The United States generates a LOT of waste. (254 million tons in 2013). While many people regard recycling as the best method of waste removal, only 34% of our waste is actually recycled. That leaves 66% or 167 million tons that need to be disposed of annually. Where does it all go?
Of this total, a majority is deposited into landfills. The remaining 35 million tons is burned at waste-to-energy facilities – generating power.
The term “NIMBY”, or “not in my backyard”, is a phrase that has been commonly used when referring to landfills and waste-to-energy facilities for waste removal. If you live in populated areas, your waste does, in fact, end up in someone else’s backyard. But who’s backyard is it?
There are many rural landfills located throughout the U.S. that offer low-cost waste removal of nonhazardous municipal solid waste, or MSW. But, some disposal rates may be cheaper than others. This low disposal cost can be attributable to a number of factors. Low rural land cost and taxes are two of the main contributing factors. Also, certain states have more reasonable regulatory costs for permitting and monitoring.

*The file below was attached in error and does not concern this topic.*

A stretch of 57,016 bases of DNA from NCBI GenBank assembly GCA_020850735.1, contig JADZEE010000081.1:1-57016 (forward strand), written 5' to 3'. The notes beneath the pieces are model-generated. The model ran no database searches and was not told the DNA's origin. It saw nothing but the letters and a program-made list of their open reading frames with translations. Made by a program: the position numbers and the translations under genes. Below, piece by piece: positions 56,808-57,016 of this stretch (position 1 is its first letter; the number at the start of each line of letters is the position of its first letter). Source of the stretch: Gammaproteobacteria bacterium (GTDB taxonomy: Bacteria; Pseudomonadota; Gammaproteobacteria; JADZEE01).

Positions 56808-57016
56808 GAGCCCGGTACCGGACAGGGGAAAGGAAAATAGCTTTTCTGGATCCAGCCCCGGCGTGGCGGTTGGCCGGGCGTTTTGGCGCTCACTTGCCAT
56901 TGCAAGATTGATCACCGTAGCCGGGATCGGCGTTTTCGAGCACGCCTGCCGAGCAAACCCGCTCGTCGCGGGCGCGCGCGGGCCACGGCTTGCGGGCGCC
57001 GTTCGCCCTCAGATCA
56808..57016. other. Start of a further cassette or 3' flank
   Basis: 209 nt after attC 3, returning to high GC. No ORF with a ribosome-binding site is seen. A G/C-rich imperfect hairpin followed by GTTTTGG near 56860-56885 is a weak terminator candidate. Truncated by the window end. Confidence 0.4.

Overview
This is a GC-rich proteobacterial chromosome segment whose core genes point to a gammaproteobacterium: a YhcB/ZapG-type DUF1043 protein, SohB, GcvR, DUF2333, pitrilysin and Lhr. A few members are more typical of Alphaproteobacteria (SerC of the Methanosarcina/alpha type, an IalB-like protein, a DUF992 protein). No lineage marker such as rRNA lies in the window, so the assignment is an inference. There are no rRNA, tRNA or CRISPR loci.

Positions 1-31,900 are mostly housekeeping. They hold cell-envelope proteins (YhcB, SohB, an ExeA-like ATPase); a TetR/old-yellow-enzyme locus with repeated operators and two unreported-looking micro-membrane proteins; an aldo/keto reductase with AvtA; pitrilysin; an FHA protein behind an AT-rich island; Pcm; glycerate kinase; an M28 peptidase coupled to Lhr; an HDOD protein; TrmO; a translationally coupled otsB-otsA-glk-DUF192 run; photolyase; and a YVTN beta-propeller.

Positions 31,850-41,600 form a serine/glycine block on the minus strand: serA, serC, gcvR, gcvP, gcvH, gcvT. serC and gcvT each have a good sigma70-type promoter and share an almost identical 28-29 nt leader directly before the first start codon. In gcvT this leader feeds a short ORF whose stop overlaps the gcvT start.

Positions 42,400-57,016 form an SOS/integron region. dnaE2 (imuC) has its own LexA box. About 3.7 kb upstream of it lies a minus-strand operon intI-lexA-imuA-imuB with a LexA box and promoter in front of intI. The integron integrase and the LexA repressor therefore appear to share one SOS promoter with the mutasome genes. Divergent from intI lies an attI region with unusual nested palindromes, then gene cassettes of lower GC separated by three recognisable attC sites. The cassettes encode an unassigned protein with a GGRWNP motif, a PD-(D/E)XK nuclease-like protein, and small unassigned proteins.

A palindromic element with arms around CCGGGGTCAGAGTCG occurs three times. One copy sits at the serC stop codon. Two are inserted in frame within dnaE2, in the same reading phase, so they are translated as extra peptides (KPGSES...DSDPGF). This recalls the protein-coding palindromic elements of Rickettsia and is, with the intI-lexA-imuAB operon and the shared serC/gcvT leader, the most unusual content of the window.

There are many municipalities that welcome properly funded and well-operated
waste removal sites, such as landfills. These towns or counties typically structure a “host fee”, whereby the municipality and the State obtain a long term per ton reimbursement, as well as other incentives, such as infrastructure repair, employment guarantees, donations orcommunity support programs, etc. They view these operations, provided they are properly run and monitored, as any other industry.
These waste removal services help create a low-cost disposal option which can be accessed via truck or rail – more competitively priced than disposal at many local waste removal sites, even after factoring in the increased cost of transportation.
In a state like Massachusetts that has high real estate values and excessive regulatory control, it can cost up to $110 per ton or more to dispose of MSW in a permitted landfill. In places like Ohio and upstate NY, this cost could be $50 per ton or less for the same type of disposal. Even with the cost of transportation, it is often cost effective to dispose of waste in someone else’s backyard.
At Miller Recycling, we offer a variety of services to help your business handle its waste removal properly with no hassle. Contact us to get started.